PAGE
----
Jim's bio from the USAA RealCo website.
As Chief Operating Officer for USAA Real Estate Company (“USAA RealCo”). Jim manages the teams that are responsible for USAA RealCo’s asset management functions and asset dispositions. Jim’s remit also includes responsibility for USAA RealCo’s Capital Markets group, which sources and structures all debt financing on USAA RealCo’s portfolio and which also advises USAA’s Life Insurance Company affiliate with respect to its senior mortgage investment program. In addition, Jim chairs USAA RealCo’s Risk Committee.
It was during the heyday of commercial real estate technology. Jim had left his position at Hines and joined a consortium called Zethus. Zethus was going to, in the words of another friend in the commercial real estate industry, “boil the ocean.” I was moderating a panel on real estate technology at some sort of industry event at the Waldorf Astoria Hotel in New York City. Jim was one of the panelists. One day, leading up to the panel, Jim was quoted in the Wall Street Journal. In my infinite belief that sometimes surprise is a wonderful ice-breaker, I read the quote to the audience and then asked them if they knew who had made the statement. Out of the corner of my eye, I saw Jim looking at me with at “What the heck?” kind of look. Well, no one guessed it and I used that as a way to introduce Jim to the group. That was the start of a long friendship between Jim and myself. Jim is a very modest person so I’m going to tell you something about him: he is a published novelist. Here is Jim’s ‘Official Site’ I encourage you to check out his books. He’s a very talented writer.
Q. How did you get your start in the commercial real estate industry?
A. It was my exit plan from a twenty-year career practicing tax law, during the course of which my main client, year in and year out, was Hines. In 1995 I had an existential crisis, to wit, I realized that if I did not make a move pretty soon, as a then 41 year old, I was looking at spending the rest of my days plumbing the depths of the Internal Revenue Code of 1986, as amended. In casting about for an escape hatch, my attention naturally turned to Hines because of their integrity, their collegiality, and their established excellence at what they do (all still true today, I’ll be bound). I let slip to Ken Hubbard, who then ran Hines’s East Region, that I might be primed for a career change, and he passed that along to then CFO, now Vice Chairman, Hasty Johnson. After an in person interview with the legendary Gerald D. Hines himself (who would have me know that my annual compensation might not be quite as, ahem, predictable as it was in the practice of law), I made the leap, on January 1, 1996, to the business side, and joined Hines in a capital markets role. I have never looked back.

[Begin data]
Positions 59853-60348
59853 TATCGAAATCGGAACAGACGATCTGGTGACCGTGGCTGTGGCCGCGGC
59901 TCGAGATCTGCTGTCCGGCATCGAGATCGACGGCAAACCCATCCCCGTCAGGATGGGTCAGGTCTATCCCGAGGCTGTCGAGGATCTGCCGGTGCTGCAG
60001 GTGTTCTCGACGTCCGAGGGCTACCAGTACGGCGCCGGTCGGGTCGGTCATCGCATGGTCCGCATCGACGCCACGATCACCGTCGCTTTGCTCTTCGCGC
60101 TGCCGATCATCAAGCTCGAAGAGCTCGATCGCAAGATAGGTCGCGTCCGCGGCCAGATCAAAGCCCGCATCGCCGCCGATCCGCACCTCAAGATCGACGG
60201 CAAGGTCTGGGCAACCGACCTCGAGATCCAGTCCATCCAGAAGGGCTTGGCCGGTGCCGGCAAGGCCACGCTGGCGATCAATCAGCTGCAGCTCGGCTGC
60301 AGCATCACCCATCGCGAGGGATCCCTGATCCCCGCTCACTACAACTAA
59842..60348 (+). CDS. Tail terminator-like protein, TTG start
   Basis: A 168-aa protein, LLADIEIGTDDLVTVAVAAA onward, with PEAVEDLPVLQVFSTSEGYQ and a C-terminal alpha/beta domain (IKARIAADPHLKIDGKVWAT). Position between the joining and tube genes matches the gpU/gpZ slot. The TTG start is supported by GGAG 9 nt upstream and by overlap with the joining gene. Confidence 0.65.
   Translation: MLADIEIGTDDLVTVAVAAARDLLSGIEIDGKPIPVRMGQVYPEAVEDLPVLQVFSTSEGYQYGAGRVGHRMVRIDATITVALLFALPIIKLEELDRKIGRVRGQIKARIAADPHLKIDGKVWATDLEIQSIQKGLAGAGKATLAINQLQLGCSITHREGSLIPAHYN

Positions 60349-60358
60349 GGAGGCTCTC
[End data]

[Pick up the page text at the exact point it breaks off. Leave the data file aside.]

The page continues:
Q. What advice would you give to someone who has been in the industry for a few years or a student looking to get his or her start?
A. Nothing, but nothing - not money, not fame, not exciting and fun transactions – nothing is more important than the honesty, integrity and trustworthiness of the people with whom you work. I have been blessed to work with some of the best people in the business, really at every career stop along the way, but particularly at Hines, at the Abu Dhabi Investment Authority, and now at USAA Real Estate, where our core values are service, loyalty, honesty and integrity. Those are values that are not universally shared in the business world, as the newspaper headlines remind us regularly - but I must say that when they are the values that guide your behavior, both as respects your colleagues as well as others in the marketplace, they lend a kind of moral clarity to what you do. So my advice is, find yourself good people and stick with them. It’s even better if they have a big balance sheet - real estate is not a place for the faint-of-heart, or the undercapitalized.
Q. As you look back on your career, is there anything you wish you had done differently? If so, what?
A. Not spending my first twenty years in the workaday world as a practicing tax lawyer would have been a good place to start. In fairness, I did find tax law both interesting and intellectually challenging. But it failed to satisfy Aristotle’s test of happiness (as paraphrased by President John F. Kennedy): the full use of one’s abilities along the lines of excellence. I found that in real estate, especially here in the later stages of my career when I can sometimes fool myself into thinking that I sort of know what I am doing.
Q. Who has influenced your career most and why?
A. My first boss at the law firm Baker Botts, a man by the name of George H. Jewell. He was a gentleman through-and-through, the consummate professional, as smart as a tree full of owls, and as humble and compelling a person as I have ever known in my professional life. Working for him helped me understand the power of kindness, laughter, unselfishness and grace under pressure. While I have not always lived up to the standard he set, I have never stopped trying to. The way he conducted himself, as a colleague and a leader, has guided me for the entirety of my forty-plus year career.
A year-end message from Steve
All my best wishes to you for a healthy and happy New Year! Let 2018 be a year where all the senseless killing & hate end. "Come on people now, smile on each other, everybody get together, try and love one another right how." Written by Chet Powers (more popularly known as Dino Valenti) and recorded by a number of people. The most well-known version was released in 1967 by The Youngbloods).
Someone's house where I attended a Christmas Party. The woman is a mannequin!